USA Track and Field's membership has voted in favor of a lifetime ban for first-time steroid users, in the final day of the American athletics body's 2003 annual meeting in Greensboro, North Carolina.
The ban puts teeth in the "Zero Tolerance" policy, which was proposed in the wake of the October discovery of the designer steroid THG (tetrahydrogestrinone). The drug has turned up in doping tests of four American athletes and Britain's European 100-meter champion Dwain Chambers.
The U.S. athletes committee approved the ban unanimously, but there was one "no" vote in the full delegation when the matter was brought to a final vote.
The "Zero Tolerance" measure takes effect immediately and is not retroactive, so the positive THG tests by Regina Jacobs, Kevin Toth, John McEwan and an unidentified fourth U.S. athlete will not lead to lifetime bans.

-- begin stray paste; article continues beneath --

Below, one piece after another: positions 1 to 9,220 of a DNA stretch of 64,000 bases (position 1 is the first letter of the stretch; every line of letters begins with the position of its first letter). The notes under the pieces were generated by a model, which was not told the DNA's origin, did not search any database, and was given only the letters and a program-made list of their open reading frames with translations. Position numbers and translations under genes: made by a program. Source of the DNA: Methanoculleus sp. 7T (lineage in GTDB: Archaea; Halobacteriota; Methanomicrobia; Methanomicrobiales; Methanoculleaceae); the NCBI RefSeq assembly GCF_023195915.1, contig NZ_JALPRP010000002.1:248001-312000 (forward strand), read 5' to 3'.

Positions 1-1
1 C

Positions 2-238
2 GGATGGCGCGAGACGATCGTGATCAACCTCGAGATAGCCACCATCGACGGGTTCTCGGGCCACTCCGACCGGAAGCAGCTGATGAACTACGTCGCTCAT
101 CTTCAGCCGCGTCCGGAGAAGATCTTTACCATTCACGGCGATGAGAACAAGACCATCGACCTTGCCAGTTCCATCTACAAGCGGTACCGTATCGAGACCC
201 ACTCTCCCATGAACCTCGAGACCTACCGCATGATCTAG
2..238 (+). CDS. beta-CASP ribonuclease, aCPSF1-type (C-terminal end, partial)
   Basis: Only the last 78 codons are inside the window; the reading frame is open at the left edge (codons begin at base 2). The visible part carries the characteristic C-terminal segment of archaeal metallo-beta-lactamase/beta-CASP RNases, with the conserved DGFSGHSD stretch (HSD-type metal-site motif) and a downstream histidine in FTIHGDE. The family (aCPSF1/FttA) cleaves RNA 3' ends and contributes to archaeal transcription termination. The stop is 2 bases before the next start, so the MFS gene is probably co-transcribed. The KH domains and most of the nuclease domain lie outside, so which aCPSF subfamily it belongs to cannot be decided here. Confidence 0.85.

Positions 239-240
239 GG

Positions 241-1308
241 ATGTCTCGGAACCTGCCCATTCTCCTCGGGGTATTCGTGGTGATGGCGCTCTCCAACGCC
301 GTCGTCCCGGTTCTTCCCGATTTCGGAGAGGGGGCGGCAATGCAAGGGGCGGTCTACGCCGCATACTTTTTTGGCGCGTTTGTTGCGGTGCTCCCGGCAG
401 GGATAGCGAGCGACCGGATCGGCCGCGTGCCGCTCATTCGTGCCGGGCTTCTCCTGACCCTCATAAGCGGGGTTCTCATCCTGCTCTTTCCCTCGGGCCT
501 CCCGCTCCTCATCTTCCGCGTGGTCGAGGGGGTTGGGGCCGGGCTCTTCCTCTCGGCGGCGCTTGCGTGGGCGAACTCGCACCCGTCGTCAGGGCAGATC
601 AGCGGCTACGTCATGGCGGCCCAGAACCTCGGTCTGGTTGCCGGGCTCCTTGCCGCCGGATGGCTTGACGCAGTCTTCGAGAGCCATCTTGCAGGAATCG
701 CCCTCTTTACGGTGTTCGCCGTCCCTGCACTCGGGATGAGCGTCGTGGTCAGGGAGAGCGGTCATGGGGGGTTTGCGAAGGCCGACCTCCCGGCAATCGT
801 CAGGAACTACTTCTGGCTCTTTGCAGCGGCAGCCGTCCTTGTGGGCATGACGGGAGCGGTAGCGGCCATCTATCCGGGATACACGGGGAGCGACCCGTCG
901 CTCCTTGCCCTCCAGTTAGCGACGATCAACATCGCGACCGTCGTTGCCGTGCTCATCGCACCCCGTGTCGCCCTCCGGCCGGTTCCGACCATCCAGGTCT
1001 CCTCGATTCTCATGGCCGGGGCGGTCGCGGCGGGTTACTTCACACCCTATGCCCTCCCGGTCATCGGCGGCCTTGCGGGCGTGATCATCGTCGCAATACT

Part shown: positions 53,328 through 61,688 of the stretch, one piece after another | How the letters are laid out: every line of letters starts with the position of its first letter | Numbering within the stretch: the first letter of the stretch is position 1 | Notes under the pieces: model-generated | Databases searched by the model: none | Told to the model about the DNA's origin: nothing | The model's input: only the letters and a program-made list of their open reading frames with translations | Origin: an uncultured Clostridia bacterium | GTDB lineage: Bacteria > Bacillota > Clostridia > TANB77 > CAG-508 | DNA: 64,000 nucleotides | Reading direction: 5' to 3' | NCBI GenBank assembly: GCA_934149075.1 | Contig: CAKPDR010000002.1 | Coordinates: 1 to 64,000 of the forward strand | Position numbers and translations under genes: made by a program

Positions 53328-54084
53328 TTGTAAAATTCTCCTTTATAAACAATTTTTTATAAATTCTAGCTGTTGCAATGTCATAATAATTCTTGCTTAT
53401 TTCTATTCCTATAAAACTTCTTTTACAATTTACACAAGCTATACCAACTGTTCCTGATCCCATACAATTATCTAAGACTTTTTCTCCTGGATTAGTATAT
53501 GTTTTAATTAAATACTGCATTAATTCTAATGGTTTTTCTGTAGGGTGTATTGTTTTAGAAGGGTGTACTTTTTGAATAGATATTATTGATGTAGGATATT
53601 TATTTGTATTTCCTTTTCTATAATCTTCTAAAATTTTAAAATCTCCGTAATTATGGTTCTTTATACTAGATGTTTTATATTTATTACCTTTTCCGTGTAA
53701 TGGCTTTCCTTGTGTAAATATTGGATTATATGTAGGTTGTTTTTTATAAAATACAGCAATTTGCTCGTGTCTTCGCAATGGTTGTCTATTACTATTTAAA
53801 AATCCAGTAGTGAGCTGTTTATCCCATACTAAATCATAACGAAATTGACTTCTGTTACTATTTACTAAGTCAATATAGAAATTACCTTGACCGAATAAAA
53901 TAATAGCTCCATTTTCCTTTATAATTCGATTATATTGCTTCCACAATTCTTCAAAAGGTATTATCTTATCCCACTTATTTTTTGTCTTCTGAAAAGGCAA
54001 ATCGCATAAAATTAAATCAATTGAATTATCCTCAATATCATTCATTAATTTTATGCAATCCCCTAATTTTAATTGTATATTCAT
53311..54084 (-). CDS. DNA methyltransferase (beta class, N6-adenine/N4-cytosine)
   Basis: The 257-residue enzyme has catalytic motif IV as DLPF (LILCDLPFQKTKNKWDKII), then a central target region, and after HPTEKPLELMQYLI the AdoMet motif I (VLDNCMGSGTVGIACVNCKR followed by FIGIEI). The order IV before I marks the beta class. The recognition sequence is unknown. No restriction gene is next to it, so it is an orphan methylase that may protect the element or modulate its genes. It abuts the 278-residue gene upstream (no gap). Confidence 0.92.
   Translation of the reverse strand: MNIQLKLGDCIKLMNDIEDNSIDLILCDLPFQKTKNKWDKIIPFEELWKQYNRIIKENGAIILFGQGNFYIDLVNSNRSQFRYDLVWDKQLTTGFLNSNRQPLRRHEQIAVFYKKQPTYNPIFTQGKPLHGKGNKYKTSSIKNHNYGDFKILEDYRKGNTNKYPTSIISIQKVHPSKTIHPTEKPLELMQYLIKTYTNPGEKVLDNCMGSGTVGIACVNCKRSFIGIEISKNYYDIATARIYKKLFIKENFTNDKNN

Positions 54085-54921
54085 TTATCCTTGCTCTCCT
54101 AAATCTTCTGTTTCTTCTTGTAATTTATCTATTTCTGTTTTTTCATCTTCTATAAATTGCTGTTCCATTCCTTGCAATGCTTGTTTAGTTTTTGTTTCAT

The exact wording of the regulation takes note of possible legal challenges to the lifetime ban under the U.S. Amateur Sports Act, which forbids more restrictive U.S. federation bans than any global governing body.
USA Track and Field's position is that the lifetime ban is not more restrictive than IAAF rules, and thereby allowed under the Sports Act, because the IAAF penalty runs from two years to a potential life ban. But requests for clarification from the IAAF have gone unanswered.
USA Track and Field has asked the International Association of Athletics Federations to adopt the lifetime steroid ban, toughening its penalty from the current two-year minimum ban for a first offense.